A Passage to India
E. M. Forster
 2 out of 5 stars
This book was really well-written, with some interesting depictions of the British Raj, but that’s about it.  I didn’t like the characters much, including but not limited to Mrs. Moore.  (By comparison, Conrad’s Heart of Darkness was a lot deeper and more vague, yet somehow easier to understand.) I’m not exactly sure what was the point of A Passage to India, although as an illustration it is ok.
Kafka’s Selected Shorter Writings
from ManyBooks.net
 5 out of 5 stars

This is a nice read for Kafka fans or readers who just want to sample his work.  The stories are very short (in fact, I believe the Gatekeeper story is an excerpt from The Trial).  Recommended if you have a half-hour to spare!

Weekend Quote: Bantering

“It is all very well, in these changing times, to adapt one’s work to take in duties not traditionally within one’s realm; but bantering is of another dimension altogether. For one thing, how would one know for sure that at any given moment a response of the bantering sort is truly what is expected? One need hardly dwell on the catastrophic possibility of uttering a bantering remark only to discover it wholly inappropriate.”
– Kazuo Ishiguro, The Remains of the Day

This is from my second reading for British history class.  I had tried Ishiguro’s Never Let Me Go recently and didn’t finish it, but this (more renowned) novel of his is really good so far.  It’s in the form of a 1956 travelogue by Mr. Stevens, the butler of Darlington Hall, during his road trip in the English countryside.

Overall, the characterization of Mr. Stevens is well-done, and it cracked me up to read of his attempts to reply with “witticisms” to his American employer’s jokes (but as for his characterization…why are Americans always portrayed as informal and jokey?).  Some may see Mr. Stevens as paranoid, but I feel the same way sometimes, truly terrified of having possibly said the wrong thing!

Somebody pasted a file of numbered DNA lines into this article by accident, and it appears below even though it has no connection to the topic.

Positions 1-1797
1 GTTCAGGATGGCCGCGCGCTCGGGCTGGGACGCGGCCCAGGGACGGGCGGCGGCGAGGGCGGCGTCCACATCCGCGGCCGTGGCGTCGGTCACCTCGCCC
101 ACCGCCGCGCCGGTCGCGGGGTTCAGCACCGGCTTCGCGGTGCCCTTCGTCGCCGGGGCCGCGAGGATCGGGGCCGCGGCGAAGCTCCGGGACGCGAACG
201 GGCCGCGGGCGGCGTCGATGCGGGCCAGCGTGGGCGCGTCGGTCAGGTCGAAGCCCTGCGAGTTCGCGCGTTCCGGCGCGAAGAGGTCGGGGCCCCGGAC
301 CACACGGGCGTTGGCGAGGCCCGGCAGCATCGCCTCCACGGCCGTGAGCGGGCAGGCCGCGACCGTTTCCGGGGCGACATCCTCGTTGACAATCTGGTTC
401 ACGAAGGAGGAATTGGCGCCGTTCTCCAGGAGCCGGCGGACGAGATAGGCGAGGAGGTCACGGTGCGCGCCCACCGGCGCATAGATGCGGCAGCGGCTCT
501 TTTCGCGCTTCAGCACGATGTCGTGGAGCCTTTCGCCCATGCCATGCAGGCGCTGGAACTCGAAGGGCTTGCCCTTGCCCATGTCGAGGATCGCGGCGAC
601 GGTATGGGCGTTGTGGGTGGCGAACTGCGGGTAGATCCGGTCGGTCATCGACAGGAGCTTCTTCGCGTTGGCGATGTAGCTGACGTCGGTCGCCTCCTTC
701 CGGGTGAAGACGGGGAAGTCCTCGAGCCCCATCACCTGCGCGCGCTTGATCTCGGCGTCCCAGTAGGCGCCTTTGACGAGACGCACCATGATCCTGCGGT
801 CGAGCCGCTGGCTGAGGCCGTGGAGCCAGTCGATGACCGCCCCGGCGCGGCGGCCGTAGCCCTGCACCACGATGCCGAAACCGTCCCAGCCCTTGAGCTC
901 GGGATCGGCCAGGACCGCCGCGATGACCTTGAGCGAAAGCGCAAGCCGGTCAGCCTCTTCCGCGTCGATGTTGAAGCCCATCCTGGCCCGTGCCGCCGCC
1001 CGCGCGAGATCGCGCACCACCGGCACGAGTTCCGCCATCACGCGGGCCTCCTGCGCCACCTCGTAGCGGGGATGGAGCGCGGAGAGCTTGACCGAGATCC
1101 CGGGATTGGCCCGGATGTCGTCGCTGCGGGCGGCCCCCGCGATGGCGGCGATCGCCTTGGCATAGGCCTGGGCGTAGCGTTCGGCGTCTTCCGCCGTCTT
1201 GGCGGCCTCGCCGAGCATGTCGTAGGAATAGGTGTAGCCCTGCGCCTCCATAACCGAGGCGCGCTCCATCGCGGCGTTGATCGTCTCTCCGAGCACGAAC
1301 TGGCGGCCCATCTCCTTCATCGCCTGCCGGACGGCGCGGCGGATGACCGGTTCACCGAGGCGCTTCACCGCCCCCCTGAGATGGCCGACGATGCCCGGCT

The book makes me even more depressed about the class system, though.  It seems like Mr. Stevens feels like he has to constantly prove himself worthy and constantly maintain “dignity.”  And I can see how somebody in his position could come to feel undignified or ridiculous, which is sadder still. 

Character Thursday: Mrs. Moore

It feels so long since I last posted!  Since school started, most of my reading time has been for school.  I read on the bus, at school, and at home, but there is always more…  Anyways, I managed to squeeze in “The Legend of Sleepy Hollow” and The Hobbit (still re-reading).  For British history class, I also read E. M. Forster’s A Passage to India

Mrs. Moore was, to me, the main character of that novel.  I don’t know that I have ever read a book (apart from Miss Marple) where an elderly lady takes on such a huge role, and Mrs. Moore is even more unique because she does not actually “take on” any role.  She philosophizes, she talks, she visits India, but she doesn’t do anything.

At the same time, I felt that she was the reason the relationships between the other characters had substance to them. She has some strange influence over them, which is never fully explained.  Dr Aziz, a young Indian doctor, befriends her, but it is never described exactly what they have in common or see in each other.  Finally, her influence causes one of the characters to make a vastly important decision, where another character’s honor and career are at stake.

I’ve got to say that, for all that, I did not like Mrs. Moore (or the book, for that matter).  Her “powers” were vague and unsubstantiated, and I felt like the book promotes turning to people (e.g. Mrs. Moore), instead of God, for ultimate spiritual and moral guidance.  Also, it doesn’t help that Mrs. Moore takes a sort of indifferent view of morals altogether and hardly cares what happened or might have happened to her potential daughter-in-law.  This was what particularly stopped me from warming up to her character.